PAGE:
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On Jan. 17, 1969, Treasury Secretary Joseph W. Barr told Congress that 155 taxpayers making $200,000 or more did not pay any taxes on their 1966 income.
That shook lawmakers into creating the alternative minimum tax in the Tax Reform Act of 1969. It was created as separate income tax system to ensure people did not use loopholes to avoid paying any taxes at all.
Because of the law, people who are able to use deductions and legal shelters to lower their tax bill too much must pay a minimum income tax, the AMT. Under the law, taxpayers who meet the AMT threshold must pay the higher tax bill, whether it's their actual bill or the AMT.
The trouble is that, unlike the standard income tax system, the AMT is not indexed for inflation. So as time moved on, growing numbers of people have fallen into the AMT program and, as a result, are paying higher taxes.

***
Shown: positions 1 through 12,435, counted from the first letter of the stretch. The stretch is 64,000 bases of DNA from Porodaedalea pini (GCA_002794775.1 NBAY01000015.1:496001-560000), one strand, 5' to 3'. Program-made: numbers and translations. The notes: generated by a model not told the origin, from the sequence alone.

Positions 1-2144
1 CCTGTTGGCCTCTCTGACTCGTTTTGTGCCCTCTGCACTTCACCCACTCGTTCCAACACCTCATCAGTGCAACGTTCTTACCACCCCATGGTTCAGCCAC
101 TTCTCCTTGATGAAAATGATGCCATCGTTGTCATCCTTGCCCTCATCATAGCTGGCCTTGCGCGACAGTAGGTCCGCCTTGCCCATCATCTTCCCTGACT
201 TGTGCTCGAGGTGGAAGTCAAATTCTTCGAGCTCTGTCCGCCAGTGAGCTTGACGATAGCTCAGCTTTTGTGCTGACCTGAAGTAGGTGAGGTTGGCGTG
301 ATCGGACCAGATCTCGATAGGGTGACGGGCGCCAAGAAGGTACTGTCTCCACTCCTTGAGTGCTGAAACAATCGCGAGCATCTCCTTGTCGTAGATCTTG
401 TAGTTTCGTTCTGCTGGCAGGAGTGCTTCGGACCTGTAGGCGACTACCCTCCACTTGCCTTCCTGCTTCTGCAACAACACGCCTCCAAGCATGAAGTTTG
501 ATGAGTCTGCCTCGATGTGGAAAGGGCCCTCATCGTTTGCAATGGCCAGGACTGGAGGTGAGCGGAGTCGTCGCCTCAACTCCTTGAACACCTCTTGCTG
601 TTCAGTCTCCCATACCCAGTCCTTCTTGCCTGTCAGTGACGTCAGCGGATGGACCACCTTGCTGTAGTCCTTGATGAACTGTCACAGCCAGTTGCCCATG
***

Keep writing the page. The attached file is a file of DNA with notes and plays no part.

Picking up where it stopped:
In 2006, 3.5-million taxpayers fell under the AMT, which equates to about 4 percent of American taxpayers, according to the Congressional Research Service. But that was with a special limit — "a patch" — imposed by Congress.
So, Giuliani has it right. All of it.
New York Times , "The Untaxed Rich, Found and Then Lost," David Cay Johnston, March 4, 2007.
Tax Policy Center, The Individual Alternative Minimum Tax (AMT): 11 Key Facts and Projection , Len Burman, Julianna Koch and Greg Leiserson, Dec. 1, 2006.
Congressional Research Service, "The Alternative Minimum Tax for Individuals," Greg A. Esenwein, Jan. 9, 2007.
Interview, Steve Forbes, senior economic adviser, Rudy Giuliani campaign, Oct. 4, 2007.
"Rudy Giuliani: Lower tax rates will help all Americans," by Rudy Giuliani, Manchester Union Leader , Sept. 5, 2007
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